Digg's online crowd flexes its muscle
Backlash over the site administrators' attempt to squelch postings of a secret encryption code shows power of free-speech-minded Web users.
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Earlier this week a torrent of online activity brought the popular news aggregator Digg.com to its knees. Web users flooded the site with posts of a code that could crack the encryption on HD-DVDs, unlocking the high-definition movies to online piracy and potentially exposing Digg to legal troubles.
The site's users couldn't be prouder. And, in a way, this is what Digg is designed to do.
The website touts itself as a news service without editors – or, to look at it another way, millions of editors. The community of users compiles articles from across the Internet and votes on which ones deserve prominent placement on the site.
However, when Digg's administrators stepped in Tuesday and removed several posts containing that once-secret proprietary code, the community mutinied. The site's founders explained they were responding to cease-and-desist orders on behalf of the trade group that holds the rights to the HD-DVD code.
But Digg users countered each takedown by posting the code again and again, multiplying like the heads of a hydra, until articles, pictures, even song lyrics containing the 32-character data key swamped the site.
The crowd had spoken. And Digg submitted.
"We hear you," Digg cofounder Kevin Rose wrote on the site Tuesday evening, after receiving thousands of reader comments. "Effective immediately we won't delete stories or comments containing the code and will deal with whatever the consequences might be. If we lose ... at least we died trying."
(The takedown order sent to Digg and several other sites argues that the postings violate the Digital Millennium Copyright Act, which outlaws the spread of information that can be used to break encryptions. Many legal scholars agree the law is fairly murky and untested.)
Living by the wisdom of the crowd is what made Digg popular, said CEO Jay Adelson in a telephone interview Wednesday.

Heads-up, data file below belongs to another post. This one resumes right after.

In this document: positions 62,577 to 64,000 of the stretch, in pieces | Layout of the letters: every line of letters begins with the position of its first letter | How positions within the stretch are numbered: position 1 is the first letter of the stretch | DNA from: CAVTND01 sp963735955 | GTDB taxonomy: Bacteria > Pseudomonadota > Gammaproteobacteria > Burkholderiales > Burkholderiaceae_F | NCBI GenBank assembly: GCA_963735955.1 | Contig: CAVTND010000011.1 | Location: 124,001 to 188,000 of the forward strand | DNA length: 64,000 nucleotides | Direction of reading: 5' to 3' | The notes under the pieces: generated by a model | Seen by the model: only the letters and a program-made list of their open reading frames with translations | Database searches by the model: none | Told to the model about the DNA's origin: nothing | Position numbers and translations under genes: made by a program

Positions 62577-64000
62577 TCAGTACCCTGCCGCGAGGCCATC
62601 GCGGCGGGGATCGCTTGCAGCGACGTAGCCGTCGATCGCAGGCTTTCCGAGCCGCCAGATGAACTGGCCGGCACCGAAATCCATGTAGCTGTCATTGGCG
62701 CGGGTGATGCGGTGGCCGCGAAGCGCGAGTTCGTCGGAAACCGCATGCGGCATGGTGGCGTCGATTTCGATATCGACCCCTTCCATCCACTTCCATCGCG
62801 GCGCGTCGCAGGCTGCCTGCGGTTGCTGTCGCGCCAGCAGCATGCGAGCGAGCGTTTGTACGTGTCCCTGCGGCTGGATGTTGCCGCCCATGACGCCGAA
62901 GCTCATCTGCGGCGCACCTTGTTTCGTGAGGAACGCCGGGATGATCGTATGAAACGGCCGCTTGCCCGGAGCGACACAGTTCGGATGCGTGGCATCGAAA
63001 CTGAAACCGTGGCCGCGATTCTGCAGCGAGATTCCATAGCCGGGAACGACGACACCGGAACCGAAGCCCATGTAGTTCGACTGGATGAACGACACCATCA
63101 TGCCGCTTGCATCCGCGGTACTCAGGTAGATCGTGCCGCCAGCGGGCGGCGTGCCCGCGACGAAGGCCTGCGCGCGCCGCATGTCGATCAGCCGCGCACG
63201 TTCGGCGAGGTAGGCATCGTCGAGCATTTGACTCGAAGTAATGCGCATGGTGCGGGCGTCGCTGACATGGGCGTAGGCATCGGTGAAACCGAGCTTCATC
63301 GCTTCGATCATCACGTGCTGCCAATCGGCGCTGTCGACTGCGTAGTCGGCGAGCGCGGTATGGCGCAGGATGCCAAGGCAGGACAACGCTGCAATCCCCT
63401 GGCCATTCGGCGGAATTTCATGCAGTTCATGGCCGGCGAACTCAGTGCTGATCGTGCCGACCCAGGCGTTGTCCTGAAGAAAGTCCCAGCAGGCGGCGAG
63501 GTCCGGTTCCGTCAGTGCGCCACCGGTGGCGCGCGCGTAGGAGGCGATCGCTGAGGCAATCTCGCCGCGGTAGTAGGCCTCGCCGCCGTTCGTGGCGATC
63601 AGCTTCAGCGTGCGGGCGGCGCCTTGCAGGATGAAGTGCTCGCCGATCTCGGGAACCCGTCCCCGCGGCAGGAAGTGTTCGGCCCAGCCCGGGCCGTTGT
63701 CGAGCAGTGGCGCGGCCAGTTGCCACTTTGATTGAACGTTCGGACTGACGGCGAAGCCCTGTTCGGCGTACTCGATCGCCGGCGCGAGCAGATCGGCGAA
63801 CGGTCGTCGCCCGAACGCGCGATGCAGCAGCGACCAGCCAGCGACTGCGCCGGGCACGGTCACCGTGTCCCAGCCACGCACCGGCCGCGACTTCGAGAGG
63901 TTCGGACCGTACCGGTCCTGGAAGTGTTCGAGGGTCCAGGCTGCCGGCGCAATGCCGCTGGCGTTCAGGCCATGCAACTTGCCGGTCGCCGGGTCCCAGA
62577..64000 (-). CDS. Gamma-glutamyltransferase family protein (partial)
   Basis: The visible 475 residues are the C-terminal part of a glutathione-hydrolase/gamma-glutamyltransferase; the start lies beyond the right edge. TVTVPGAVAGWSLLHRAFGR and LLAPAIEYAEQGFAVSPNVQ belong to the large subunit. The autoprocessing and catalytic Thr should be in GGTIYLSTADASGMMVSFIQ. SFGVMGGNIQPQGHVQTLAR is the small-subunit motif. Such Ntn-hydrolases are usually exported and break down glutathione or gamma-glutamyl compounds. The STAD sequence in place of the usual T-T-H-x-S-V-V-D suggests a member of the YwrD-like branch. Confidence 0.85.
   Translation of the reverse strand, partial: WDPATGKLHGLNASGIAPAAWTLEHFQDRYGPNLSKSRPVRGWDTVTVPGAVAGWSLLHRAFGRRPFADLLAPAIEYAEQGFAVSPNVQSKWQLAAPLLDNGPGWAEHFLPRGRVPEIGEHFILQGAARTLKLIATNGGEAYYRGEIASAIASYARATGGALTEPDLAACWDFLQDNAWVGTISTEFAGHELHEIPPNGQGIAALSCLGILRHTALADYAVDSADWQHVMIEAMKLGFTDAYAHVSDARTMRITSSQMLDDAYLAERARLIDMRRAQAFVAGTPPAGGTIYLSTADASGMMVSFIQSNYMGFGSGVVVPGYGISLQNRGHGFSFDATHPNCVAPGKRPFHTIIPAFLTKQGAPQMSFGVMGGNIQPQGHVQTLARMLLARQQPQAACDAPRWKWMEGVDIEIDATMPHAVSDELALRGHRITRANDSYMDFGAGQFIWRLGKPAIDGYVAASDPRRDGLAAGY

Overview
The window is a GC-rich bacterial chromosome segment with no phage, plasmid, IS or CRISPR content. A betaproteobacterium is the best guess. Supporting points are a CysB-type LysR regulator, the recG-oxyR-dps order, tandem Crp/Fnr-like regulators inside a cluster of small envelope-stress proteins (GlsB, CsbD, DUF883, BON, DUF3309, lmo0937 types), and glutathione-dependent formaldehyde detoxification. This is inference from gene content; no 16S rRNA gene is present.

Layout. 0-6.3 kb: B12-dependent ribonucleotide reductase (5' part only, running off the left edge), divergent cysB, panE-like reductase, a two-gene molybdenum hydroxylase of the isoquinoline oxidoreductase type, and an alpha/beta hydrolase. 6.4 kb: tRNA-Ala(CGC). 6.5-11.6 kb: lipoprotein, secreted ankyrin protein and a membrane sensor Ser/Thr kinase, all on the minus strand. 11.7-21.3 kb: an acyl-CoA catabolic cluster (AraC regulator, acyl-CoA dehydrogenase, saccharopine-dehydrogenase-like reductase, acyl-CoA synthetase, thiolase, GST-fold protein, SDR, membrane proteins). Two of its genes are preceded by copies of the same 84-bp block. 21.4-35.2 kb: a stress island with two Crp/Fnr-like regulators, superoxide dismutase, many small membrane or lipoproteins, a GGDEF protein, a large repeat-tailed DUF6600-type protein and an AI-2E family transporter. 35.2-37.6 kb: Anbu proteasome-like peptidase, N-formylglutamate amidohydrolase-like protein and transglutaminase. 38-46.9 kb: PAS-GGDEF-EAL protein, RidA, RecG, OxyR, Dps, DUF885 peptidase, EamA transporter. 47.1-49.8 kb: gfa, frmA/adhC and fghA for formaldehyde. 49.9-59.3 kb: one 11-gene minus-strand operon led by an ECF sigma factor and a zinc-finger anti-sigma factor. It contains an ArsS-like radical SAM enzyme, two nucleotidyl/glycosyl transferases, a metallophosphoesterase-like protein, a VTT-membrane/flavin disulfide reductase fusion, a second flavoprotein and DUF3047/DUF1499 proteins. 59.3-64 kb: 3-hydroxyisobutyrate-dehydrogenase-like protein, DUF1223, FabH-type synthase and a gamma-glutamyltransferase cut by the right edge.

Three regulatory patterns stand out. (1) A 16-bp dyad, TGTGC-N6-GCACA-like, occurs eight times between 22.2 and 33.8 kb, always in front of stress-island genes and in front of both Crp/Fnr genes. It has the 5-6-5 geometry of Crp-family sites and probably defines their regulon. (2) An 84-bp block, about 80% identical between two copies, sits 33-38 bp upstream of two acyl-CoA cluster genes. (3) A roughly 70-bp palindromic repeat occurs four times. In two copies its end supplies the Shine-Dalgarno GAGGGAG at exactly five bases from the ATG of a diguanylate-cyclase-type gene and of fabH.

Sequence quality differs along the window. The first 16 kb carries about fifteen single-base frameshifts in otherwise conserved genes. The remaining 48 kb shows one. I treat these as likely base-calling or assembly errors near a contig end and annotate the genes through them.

"Digg is supposed to be the opposite of censorship," he said. "Our attorneys were advising us that it is always better to be safe than sorry and continue removing the stories. But the users clearly wanted it … and this was something we didn't want to suppress anymore."
What could have been an unraveling for Digg and other social websites – that peek behind the curtain to discover that the online community is not truly in control – turned into a solidifying event for the idea that the Internet is as much a tool for participating as it is for publishing. For many users, the code wasn't the point. The Digg deluge was about reclaiming the reins.
"This had the possibility of being a very dark moment, and it's turned out to be quite a strong statement about what it means to have socially driven websites," says John Palfrey, executive director of the Berkman Center for Internet and Society at Harvard Law School. "It was civil disobedience on restriction of free speech – but in an Internet fashion."
Digg's mixture of news stories, blog entries, and democratic philosophy has been a winning formula for the San Francisco start-up. Last August, Business Week appraised the 18-month-old website at $60 million.
But the aggregator and similar social sites, such as YouTube, Facebook, and MySpace, do not really create anything themselves. They're just bulletin boards.